Jul 13 – Memorial for St. Henry II
Henry II (972–1024) was the son of Gisella of Burgundy and Henry II the Quarrelsome, Duke of Bavaria. He was educated at the cathedral school in Hildesheim by Bishop Wolfgang of Regensburg. He became Duke of Bavaria himself in 995 upon his father’s death, which ended Henry’s thoughts of becoming a priest. He ascended to the throne of Germany in 1002, and was crowned King of Pavia, Italy on 15 May 1004. He married St. Cunegunda, but was never a father. Some sources claim the two lived celibately, but there is no evidence either way.
Henry’s brother rebelled against his power, and Henry was forced to defeat him on the battlefield, but later forgave him, and the two reconciled. Henry was crowned Holy Roman Emperor in 1014 by Pope Benedict VIII; he was the last of the Saxon dynasty of emperors. He founded schools, quelled rebellions, protected the frontiers, worked to establish a stable peace in Europe, and to reform the Church while respecting its independence.
He fostered missions, and established Bamberg, Germany as a centre for missions to Slavic countries. He started the construction of the cathedral at Basel, Switzerland; it took nearly 400 years to complete. Both Henry and St. Cunegunda were prayerful people, and generous to the poor.
At one point he was cured of an unnamed illness by the touch of St. Benedict of Nursia at Monte Cassino. He became somewhat lame in his later years. Following Cunegunda’s death, he considered becoming a monk, but the abbot of Saint-Vanne at Verdun, France refused his application, and told him to keep his place in the world where he could do much good for people and the advancement of God’s kingdom.
– Patron Saint Index
The Lord says this:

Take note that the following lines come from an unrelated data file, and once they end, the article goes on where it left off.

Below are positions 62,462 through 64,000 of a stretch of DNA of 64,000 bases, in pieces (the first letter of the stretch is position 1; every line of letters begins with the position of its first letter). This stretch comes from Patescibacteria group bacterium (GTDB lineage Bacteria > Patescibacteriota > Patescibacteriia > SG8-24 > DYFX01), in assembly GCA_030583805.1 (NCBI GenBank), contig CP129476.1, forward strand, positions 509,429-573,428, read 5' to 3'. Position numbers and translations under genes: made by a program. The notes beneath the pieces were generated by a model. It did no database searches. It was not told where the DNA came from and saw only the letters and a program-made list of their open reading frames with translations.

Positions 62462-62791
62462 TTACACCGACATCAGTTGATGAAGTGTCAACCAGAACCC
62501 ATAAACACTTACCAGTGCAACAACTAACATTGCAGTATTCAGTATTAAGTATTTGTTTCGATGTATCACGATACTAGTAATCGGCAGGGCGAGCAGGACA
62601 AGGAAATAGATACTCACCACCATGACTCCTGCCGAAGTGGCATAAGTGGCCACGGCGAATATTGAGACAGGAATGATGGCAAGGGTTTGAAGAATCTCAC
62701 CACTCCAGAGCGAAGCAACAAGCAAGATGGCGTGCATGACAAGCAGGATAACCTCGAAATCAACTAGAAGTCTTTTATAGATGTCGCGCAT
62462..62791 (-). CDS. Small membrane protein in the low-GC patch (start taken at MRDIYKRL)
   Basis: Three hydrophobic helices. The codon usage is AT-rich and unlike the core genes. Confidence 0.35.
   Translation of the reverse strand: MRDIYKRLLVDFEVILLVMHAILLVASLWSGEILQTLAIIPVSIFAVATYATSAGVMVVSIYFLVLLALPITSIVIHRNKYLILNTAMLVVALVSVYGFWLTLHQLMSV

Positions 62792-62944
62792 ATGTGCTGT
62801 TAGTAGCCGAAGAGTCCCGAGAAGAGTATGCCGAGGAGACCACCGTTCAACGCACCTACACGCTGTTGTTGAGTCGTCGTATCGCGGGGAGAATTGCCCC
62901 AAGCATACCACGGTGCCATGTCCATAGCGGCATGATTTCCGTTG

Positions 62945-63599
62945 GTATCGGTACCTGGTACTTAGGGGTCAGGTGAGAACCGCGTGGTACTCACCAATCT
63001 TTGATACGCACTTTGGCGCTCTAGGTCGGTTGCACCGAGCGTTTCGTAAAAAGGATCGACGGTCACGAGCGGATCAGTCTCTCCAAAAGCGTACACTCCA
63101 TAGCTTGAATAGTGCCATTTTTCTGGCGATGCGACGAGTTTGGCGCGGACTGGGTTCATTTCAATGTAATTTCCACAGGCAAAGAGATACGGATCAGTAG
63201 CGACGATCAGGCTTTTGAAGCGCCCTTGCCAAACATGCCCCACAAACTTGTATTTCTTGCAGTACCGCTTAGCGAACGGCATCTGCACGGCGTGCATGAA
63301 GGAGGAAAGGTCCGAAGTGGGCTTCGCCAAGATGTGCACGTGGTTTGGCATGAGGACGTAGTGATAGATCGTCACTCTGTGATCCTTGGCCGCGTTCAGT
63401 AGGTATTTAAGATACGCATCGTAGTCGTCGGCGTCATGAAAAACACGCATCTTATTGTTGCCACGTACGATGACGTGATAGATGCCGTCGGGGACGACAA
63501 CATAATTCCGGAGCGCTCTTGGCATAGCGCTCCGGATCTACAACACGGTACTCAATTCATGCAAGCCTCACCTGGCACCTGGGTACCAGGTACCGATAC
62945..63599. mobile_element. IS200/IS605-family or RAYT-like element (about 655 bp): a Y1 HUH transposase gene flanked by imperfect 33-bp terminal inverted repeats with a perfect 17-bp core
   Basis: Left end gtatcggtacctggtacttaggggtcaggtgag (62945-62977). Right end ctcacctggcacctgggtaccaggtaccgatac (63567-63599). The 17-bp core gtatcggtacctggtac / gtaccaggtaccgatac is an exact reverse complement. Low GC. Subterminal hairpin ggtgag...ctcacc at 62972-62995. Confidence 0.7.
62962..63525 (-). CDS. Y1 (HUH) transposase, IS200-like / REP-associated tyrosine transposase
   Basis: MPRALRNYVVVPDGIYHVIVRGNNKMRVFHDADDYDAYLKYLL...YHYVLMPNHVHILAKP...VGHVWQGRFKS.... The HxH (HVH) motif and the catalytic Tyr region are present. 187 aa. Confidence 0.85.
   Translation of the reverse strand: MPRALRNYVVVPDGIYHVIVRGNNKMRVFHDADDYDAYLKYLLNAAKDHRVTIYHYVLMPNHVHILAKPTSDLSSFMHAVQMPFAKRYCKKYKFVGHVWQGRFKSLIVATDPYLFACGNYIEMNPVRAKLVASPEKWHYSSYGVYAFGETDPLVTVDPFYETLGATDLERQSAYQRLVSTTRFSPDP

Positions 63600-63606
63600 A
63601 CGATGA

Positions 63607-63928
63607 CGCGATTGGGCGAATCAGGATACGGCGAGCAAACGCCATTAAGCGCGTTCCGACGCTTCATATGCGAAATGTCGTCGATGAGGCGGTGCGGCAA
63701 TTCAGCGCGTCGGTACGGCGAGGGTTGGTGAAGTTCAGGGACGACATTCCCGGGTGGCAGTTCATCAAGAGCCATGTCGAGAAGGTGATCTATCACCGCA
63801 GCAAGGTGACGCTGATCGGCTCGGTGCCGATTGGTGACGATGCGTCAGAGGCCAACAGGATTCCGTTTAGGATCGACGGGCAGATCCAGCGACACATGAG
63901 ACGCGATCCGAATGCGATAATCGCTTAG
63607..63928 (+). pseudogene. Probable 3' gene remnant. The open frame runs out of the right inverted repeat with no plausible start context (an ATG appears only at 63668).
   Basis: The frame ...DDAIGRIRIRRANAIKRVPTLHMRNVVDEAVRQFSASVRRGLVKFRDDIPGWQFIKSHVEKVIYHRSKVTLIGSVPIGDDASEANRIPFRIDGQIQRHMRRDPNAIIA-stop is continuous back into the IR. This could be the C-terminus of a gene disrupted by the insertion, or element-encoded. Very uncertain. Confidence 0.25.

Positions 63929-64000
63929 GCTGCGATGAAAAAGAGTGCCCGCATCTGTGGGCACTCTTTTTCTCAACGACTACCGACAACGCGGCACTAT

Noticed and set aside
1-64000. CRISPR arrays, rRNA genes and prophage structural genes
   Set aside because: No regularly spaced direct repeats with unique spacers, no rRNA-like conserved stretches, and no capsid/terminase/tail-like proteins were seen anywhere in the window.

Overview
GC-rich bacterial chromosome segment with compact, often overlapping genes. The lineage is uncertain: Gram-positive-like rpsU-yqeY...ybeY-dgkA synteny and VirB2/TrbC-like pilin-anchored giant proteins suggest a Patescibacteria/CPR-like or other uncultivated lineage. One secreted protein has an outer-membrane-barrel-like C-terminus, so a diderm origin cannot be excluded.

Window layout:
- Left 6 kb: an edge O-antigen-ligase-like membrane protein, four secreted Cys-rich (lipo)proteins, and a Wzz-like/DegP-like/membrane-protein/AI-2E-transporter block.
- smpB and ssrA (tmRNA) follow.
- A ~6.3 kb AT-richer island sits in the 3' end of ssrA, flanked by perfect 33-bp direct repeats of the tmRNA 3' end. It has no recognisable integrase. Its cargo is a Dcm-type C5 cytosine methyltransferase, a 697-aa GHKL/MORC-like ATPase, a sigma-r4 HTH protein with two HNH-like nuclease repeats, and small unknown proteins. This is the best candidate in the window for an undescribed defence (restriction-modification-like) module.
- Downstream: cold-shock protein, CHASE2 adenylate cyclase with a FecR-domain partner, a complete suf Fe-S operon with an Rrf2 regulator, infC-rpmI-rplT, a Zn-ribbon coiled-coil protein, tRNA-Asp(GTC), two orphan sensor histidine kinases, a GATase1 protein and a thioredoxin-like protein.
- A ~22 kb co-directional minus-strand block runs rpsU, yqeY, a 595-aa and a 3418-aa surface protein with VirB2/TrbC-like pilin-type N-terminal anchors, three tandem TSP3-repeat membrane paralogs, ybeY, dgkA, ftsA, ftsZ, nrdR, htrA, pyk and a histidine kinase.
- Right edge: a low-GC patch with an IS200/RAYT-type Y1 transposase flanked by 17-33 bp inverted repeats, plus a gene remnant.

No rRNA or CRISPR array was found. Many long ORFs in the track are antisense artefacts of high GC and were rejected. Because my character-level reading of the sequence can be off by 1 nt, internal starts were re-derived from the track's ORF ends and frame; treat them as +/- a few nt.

Israel, come back to the Lord your God;
your iniquity was the cause of your downfall.
Provide yourself with words
and come back to the Lord.
Say to him, ‘Take all iniquity away
so that we may have happiness again
and offer you our words of praise.
Assyria cannot save us,
we will not ride horses any more,
or say, “Our God!” to what our own hands have made,
for you are the one in whom orphans find compassion.’
– I will heal their disloyalty,
I will love them with all my heart,
for my anger has turned from them.
I will fall like dew on Israel.
He shall bloom like the lily,
and thrust out roots like the poplar,
his shoots will spread far;
he will have the beauty of the olive
and the fragrance of Lebanon.
They will come back to live in my shade;
they will grow corn that flourishes,
they will cultivate vines
as renowned as the wine of Helbon.
What has Ephraim to do with idols any more
when it is I who hear his prayer and care for him?
I am like a cypress ever green,
all your fruitfulness comes from me.
Let the wise man understand these words.
Let the intelligent man grasp their meaning.
For the ways of the Lord are straight,
and virtuous men walk in them,
but sinners stumble.
Jesus instructed the Twelve as follows: ‘Remember, I am sending you out like sheep among wolves; so be cunning as serpents and yet as harmless as doves.